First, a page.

“Initial discussions have shown while there is plenty of agreement that the current law needs to change, there are many views on what should replace it.

“I would strongly encourage anyone with an interest in the future of crofting –  whether they be crofters, landowners, those living in a crofting communities or in other parts of Scotland – to take part in this consultation and help us improve future legislation.”



The Crofting Consultation 2017 is available via the Scottish Government’s consultation website.

Alternatively copies of the document can be acquired by emailing the Crofting Bill team or by visiting a Scottish Government rural office.

A series of public meetings will be held to help with any issues when responding to the consultation. Anyone interested in attending will need to book a place.

Avian Influenza


Avian influenza prevention zone to be lifted.

The avian influenza prevention zone covering Scotland will be lifted on 30 April, the Scottish Government has confirmed.

The zone required bird keepers in all areas of Scotland to put in place enhanced biosecurity measures prior to letting their birds outside, in order to reduce the risk of disease.

The ban on shows and gatherings of poultry, waterfowl and game birds will remain in force until 15 May, when a new general licence will come into force.
Cabinet Secretary for Rural Economy Fergus Ewing said:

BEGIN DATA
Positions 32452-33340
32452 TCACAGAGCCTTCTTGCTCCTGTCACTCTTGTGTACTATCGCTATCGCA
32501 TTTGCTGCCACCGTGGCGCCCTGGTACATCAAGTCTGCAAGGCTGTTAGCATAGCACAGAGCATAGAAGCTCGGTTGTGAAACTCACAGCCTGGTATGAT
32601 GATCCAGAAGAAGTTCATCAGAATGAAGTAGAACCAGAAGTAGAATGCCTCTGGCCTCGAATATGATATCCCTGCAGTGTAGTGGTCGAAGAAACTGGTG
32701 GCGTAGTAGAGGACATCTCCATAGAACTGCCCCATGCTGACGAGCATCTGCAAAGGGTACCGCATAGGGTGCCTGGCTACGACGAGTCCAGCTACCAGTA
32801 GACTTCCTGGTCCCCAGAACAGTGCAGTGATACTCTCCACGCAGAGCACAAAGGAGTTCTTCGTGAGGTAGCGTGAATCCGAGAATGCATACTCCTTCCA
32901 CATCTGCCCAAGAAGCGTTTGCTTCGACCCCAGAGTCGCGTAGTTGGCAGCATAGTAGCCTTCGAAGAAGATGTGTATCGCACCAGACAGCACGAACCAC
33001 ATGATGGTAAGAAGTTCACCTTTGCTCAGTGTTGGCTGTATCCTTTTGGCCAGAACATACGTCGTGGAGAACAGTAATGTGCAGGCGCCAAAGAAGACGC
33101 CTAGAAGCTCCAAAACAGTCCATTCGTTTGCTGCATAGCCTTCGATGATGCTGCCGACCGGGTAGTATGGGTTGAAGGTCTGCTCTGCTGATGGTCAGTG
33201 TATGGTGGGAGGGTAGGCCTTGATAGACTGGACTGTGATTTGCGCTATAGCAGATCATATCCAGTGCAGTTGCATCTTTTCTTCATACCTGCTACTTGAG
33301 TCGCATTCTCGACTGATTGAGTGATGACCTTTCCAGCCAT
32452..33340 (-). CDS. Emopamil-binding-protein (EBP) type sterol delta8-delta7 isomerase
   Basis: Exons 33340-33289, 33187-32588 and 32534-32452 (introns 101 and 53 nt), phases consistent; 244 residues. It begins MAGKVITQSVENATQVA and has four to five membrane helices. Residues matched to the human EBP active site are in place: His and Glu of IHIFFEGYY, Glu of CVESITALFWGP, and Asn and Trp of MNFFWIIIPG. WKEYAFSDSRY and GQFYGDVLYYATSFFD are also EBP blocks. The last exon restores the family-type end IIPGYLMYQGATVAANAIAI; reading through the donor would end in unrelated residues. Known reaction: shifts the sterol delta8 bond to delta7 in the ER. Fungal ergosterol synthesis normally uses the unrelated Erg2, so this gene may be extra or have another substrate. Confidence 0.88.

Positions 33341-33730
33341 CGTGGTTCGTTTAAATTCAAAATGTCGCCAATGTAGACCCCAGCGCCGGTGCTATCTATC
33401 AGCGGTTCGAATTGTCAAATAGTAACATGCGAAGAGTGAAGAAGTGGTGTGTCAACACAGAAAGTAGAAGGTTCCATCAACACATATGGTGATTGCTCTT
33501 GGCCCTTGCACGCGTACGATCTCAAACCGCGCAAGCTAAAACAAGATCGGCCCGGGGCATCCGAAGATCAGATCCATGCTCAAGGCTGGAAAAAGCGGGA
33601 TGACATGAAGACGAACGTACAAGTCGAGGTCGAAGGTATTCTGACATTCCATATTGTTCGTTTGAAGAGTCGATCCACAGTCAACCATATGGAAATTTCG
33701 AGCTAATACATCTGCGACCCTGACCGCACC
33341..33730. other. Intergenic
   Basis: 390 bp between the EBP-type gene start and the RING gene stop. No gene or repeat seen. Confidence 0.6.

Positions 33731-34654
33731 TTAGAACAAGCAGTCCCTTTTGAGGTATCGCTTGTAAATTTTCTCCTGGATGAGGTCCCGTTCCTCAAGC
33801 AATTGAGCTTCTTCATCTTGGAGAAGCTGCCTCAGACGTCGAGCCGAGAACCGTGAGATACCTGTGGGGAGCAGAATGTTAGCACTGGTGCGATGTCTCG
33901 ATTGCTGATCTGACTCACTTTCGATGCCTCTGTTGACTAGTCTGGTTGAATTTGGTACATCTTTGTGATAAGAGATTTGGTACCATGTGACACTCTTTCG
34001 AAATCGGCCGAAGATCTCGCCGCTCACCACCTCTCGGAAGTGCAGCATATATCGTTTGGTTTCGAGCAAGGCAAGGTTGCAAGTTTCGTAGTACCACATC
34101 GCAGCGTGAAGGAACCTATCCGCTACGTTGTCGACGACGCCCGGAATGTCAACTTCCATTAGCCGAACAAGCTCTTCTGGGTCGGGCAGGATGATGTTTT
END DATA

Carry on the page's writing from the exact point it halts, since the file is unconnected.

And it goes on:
“This will be welcome news for many keepers who have opted to keep their birds indoors to protect them from a seasonally increased risk from highly pathogenic avian influenza H5N8. This decision has been made following the recent veterinary risk assessment concluding that the risk of avian influenza incursion to poultry and captive birds in Scotland had decreased to low.

“This has been a testing time for all of us, and I would like to thank all bird keepers in Scotland for their co-operation and vigilance. Your positive and committed response has helped us reach this point.”

Scotland’s Chief Veterinary Officer Sheila Voas said:

“It is a relief to see that the risk of HPAI H5N8 in Scotland has reduced, but this does not mean we should be complacent; the risk of avian influenza has not disappeared.  It is essential that bird keepers maintain effective biosecurity year-round, not just when a prevention zone is in place.  All bird keepers should consider maintaining excellent biosecurity practices like washing boots and equipment with approved disinfectant, implementing effective rodent control, minimizing unnecessary visitors and reducing their flock’s contact with wild birds. 

“I would also strongly urge businesses to reassess their contingency plans, given the new perspective this season’s outbreaks of H5N8 provides. Practical advice about their specific arrangements should be sought from their private vets, in consultation with their local Animal Plant and Health Agency office.”